Sliders are bad, says conventional wisdom. It's not hard to do a quick web search and find article after article that says exactly that. With Brandon Beachy the latest pitcher to be headed to the surgeon's table, according to Fox Sports South, many are questioning whether his slider and curve contributed to his elbow injury.
I called three scouts I know and asked them if they worry when they see a high school pitcher who relies on the slider. They responded "yes" quickly, though one asked how good the slider was.
But what if this is wrong? What if the scientific data shows us that sliders are no worse and perhaps less dangerous than a fastball? Because that's exactly what several well-respected researchers have shown over the last decade in published studies.
Jon Roegele of Beyond the Box Score did an amazing job documenting much of this in his article on pitch types. I cannot recommend this article and the rest of his series highly enough, but be warned, Roegele discusses the topic at a very high level. I'd like to make it a bit more clear to a broad audience.
First, let me be clear about one thing: When I am discussing things in this article, I am speaking about physically mature professional pitchers. I do not recommend that any pitcher who does not have closed growth plates throws breaking balls (curves or sliders).
The recommendations of both Dr. James Andrews and former Cy Young Award winner Dr. Mike Marshall are in line with my thinking. Andrews often says that a pitcher shouldn't throw curves until he shaves regularly, which is a simple indication of physical maturity. Marshall is much more technical and looks to X-ray images of the growth plates themselves.
In 2006, Dr. Glenn Fleisig, the preeminent biomechanist in baseball from the American Sports Medicine Institute (ASMI), led a study that was a kinetic comparison between pitch types. He used collegiate pitchers, which is not unusual for these types of studies, as MLB teams are loath to risk their own valuable investment for science.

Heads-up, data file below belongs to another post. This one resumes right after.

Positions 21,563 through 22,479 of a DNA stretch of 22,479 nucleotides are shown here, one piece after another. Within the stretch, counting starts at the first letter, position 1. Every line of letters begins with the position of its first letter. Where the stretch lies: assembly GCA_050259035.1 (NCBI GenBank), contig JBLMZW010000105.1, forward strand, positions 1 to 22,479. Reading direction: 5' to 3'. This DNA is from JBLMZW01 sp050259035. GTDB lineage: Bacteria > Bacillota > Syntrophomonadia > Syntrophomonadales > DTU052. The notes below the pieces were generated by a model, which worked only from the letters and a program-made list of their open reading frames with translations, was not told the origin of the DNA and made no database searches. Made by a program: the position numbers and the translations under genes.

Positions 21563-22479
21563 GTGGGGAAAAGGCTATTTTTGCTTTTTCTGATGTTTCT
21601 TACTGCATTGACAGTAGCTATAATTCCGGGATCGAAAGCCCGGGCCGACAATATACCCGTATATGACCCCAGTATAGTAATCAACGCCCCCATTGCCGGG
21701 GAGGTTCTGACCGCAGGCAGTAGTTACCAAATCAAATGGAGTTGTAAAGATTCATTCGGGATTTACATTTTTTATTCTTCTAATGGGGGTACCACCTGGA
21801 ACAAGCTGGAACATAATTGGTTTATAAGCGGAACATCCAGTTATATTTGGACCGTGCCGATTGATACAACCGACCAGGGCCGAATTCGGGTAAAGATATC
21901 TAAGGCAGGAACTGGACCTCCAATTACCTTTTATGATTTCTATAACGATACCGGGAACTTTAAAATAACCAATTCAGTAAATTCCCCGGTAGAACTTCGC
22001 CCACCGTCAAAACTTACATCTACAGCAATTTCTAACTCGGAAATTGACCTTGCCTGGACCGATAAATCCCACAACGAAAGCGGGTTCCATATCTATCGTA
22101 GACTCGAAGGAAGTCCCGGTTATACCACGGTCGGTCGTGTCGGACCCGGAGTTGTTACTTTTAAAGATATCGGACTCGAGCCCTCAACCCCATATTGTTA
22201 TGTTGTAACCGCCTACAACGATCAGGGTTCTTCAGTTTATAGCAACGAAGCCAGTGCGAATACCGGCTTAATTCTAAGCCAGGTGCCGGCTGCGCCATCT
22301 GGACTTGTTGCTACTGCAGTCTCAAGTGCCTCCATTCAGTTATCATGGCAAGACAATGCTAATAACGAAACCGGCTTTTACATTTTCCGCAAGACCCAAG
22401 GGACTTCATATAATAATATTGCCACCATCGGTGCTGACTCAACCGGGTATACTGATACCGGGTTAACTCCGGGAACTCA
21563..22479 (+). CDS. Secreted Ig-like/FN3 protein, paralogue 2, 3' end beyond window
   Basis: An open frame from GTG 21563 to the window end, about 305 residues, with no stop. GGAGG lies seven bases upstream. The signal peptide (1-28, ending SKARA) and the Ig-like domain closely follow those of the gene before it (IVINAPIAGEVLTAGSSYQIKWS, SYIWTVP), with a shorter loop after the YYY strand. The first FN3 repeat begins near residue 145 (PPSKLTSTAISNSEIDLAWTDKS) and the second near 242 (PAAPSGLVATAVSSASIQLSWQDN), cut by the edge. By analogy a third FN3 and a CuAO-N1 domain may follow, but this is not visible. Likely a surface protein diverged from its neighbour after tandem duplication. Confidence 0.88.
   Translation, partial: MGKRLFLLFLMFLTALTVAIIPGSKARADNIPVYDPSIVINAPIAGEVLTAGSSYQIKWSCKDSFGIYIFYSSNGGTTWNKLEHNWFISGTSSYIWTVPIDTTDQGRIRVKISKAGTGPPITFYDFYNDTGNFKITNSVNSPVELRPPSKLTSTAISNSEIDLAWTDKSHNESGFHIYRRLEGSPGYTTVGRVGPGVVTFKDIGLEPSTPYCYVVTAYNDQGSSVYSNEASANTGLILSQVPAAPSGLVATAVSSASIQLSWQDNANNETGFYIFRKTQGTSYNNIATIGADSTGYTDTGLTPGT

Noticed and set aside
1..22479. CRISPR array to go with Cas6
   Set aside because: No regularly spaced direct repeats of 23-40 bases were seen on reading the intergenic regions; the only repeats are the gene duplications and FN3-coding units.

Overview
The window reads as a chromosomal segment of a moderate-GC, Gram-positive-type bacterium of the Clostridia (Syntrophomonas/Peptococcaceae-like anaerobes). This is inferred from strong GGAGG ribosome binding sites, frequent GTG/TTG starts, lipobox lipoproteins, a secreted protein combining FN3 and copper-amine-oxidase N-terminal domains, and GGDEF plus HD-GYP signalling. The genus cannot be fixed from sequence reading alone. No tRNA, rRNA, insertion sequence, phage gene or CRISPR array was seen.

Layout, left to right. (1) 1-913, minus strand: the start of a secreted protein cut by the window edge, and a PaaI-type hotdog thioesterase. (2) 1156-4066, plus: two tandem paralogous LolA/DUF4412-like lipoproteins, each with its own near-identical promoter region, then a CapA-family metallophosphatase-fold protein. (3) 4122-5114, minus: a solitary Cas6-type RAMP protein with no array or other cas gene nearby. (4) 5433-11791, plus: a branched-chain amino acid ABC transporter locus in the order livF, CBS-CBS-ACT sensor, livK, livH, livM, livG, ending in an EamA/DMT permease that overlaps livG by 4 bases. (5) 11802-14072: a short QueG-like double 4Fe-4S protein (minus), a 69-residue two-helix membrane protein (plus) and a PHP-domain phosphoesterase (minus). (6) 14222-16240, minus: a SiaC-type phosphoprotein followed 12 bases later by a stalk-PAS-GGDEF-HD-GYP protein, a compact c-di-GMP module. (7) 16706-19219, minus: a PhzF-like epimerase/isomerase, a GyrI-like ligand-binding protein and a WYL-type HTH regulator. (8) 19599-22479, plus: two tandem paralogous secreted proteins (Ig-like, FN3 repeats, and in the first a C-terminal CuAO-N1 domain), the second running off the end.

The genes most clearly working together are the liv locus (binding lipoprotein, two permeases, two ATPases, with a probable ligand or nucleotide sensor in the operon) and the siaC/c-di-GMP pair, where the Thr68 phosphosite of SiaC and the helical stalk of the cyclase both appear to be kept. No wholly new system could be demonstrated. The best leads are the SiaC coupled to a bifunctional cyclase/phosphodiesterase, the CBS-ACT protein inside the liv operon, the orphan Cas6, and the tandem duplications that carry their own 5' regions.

What Fleisig found is that the joint loads for the fastball and curveball were very similar, while the changeup had less of a load on the joint. This and later studies suggest that velocity is more important than pitch type, exploding the myth of "pitch cost," or that one type of pitch was harder on the arm than another.
It is common sense that the harder the pitch (more velocity), the more force on the joint. Study after study backs this up.
As Roegele shows in his work, there is much more of a correlation to velocity rather than type. He addressed frequency as well, though for the most part, there are few pitchers who rely on a breaking ball for a majority of their pitches. MLB hitters set a minimum fastball, with few right-handed pitchers able to succeed for an extended period with a fastball under 90 mph. A lefty can get away with a bit less but needs more movement as he drops velocity.
If we look at a few of the pitchers headed for Tommy John surgery this week—Kris Medlen, Brandon Beachy and Jarrod Parker—there's little in the pitch-type data indicating that repertoire was a real issue.
Medlen doesn't rely heavily on his breaking ball, according to FanGraphs. He has a show-me slider that is barely used, relying instead on two fastballs, a change and a curve that is used as a speed variant. The curve is actually slower than his change, getting hitters off balance and making an average fastball passable. It's the change that works on hitters, with the curve used less than that great change.
Beachy does have a slider, but he reduced his usage of the pitch in 2013 to 8 percent. He did have a small increase in his curveball, which could be a recognition issue, but it does suggest that Beachy was switching his repertoire somewhat. What's more telling is that the pitch value—how effective the slider was—dropped way off in 2013. It's more likely that contributed to his changes rather than injury.